Ramirez is another player with whom the prospect evaluators whiffed. Although he is a completely different player to the one who hit .219 AVG with just six home runs in 2015. Now he walks, doesn’t strike out much, gets on-base, hits doubles for fun, and the 26-year-old is still getting better.

As if further proof was needed that size doesn’t matter. Over the last three years, these three players are the best hitters in the game outside of Mike Trout.

Patrolling right field for our vertically-challenged team is the Washington Nationals Adam Eaton. I didn’t even realise he was below average height.

Eaton moved from the White Sox in 2016 in the high profile deal which landed an impressive trio of pitchers: Dane Dunning, Lucas Giolito and Reynaldo Lopez. Unfortunately, injury has restricted Eaton to just 410 at-bats in Nationals’ colours, but he offers high on-base potential with the ability to score 100 runs when healthy.

In left field is 24-year-old Willie Calhoun. This guy is powerful. He smashed 31 home runs (fourth highest) in Triple-A in 2017, and that was as a 22-year-old. So far his transition to the majors has not been successful, but adjustments should help him fulfil his potential.

At shortstop, we will need to get the Braves outstanding young second baseman to shift over to the position at which he excelled in the minors. In his first full MLB season, Ozzie Albies scored 104 runs with 24 home runs, despite being the eighth youngest player in the league.

The Curacao native is under team control through 2024 and is part of the reason why the Braves will be one of the favourites in the NL for the next five years or so.

There are no short first basemen. The only player I could find was walk-machine Carlos Santana, but at 1.80M (5-foot-11), he would have towered over the rest of the team. Instead, we have opted to move free agent Josh Harrison to first base.

Even if he doesn’t know how to play first base, he can learn. It’s not that hard.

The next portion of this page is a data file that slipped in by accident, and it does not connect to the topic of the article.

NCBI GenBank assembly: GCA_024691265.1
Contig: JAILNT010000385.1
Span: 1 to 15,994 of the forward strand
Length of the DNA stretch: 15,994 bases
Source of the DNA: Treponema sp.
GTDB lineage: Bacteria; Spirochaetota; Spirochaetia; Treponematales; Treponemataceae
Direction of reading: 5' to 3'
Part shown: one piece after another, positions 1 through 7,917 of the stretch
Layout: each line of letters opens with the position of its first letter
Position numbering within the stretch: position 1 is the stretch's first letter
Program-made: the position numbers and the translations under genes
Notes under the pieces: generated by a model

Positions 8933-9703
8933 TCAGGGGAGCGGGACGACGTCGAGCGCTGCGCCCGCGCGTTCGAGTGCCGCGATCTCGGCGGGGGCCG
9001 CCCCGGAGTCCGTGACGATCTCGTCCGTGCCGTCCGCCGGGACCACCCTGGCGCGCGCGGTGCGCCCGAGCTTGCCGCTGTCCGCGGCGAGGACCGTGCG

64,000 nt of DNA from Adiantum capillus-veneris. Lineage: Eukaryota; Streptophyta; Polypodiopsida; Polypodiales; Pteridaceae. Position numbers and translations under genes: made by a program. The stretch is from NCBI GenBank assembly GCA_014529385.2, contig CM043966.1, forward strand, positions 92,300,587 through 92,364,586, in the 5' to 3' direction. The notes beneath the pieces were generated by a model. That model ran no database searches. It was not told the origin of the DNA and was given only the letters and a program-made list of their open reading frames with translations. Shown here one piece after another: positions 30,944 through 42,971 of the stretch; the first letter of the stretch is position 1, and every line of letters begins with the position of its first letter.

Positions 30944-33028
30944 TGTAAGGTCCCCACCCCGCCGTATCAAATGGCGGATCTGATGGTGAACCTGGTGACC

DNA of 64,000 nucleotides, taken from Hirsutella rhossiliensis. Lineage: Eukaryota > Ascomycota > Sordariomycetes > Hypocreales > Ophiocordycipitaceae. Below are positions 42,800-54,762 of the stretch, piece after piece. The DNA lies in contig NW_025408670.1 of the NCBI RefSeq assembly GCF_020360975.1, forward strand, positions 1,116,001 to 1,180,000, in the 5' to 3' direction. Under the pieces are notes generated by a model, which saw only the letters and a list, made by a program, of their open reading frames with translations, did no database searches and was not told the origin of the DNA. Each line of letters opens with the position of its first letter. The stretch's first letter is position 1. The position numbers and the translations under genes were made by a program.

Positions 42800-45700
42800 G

There is also a dearth of short catchers. That was until the most captivating player in baseball burst into our consciousness last season.

Willians Astudillo of the Twins is a phenomenon; a tour de force. He stands 5-foot-9 and deserves his own highlight channel. At the very least, he deserves his own Bat Flips and Nerds article (coming soon).

The catcher also plays every other position on the field. At over 100kgs, no-one with his physique has ever played centre field in the majors. He has no-look pick-off tricks, hidden ball tricks and breaks unwritten rules when he launches home runs.

He does everything, except strikeout. In 3,228 plate appearances across all levels over the last nine years, Astudillo has struck out just 99 times. That’s a strikeout rate of 3%. By comparison, J.T Realmuto, the best catcher in the league, has a career strikeout rate of over 18%.

Creating a rotation of sub-1.75M players is not easy, although it is spearheaded by the Blue Jays elite groundball pitcher Marcus Stroman. His injury-impacted 2018 campaign was disappointing, but Stroman threw over 200 innings in both of the previous two seasons, and inducing ground balls is a great recipe for success.

When Stroman isn’t on the mound, our strategy would have to be to utilise bullpen arms. Choices include Matt Bush, Ryan Dull and Tim Collins. In fact, the list of players 1.75M or less who pitched in the majors last season stretches to just nine names. At the bottom of the list, albeit with only one inning, is Willians Astudillo. He really is an incredible player. I’m off to write another article.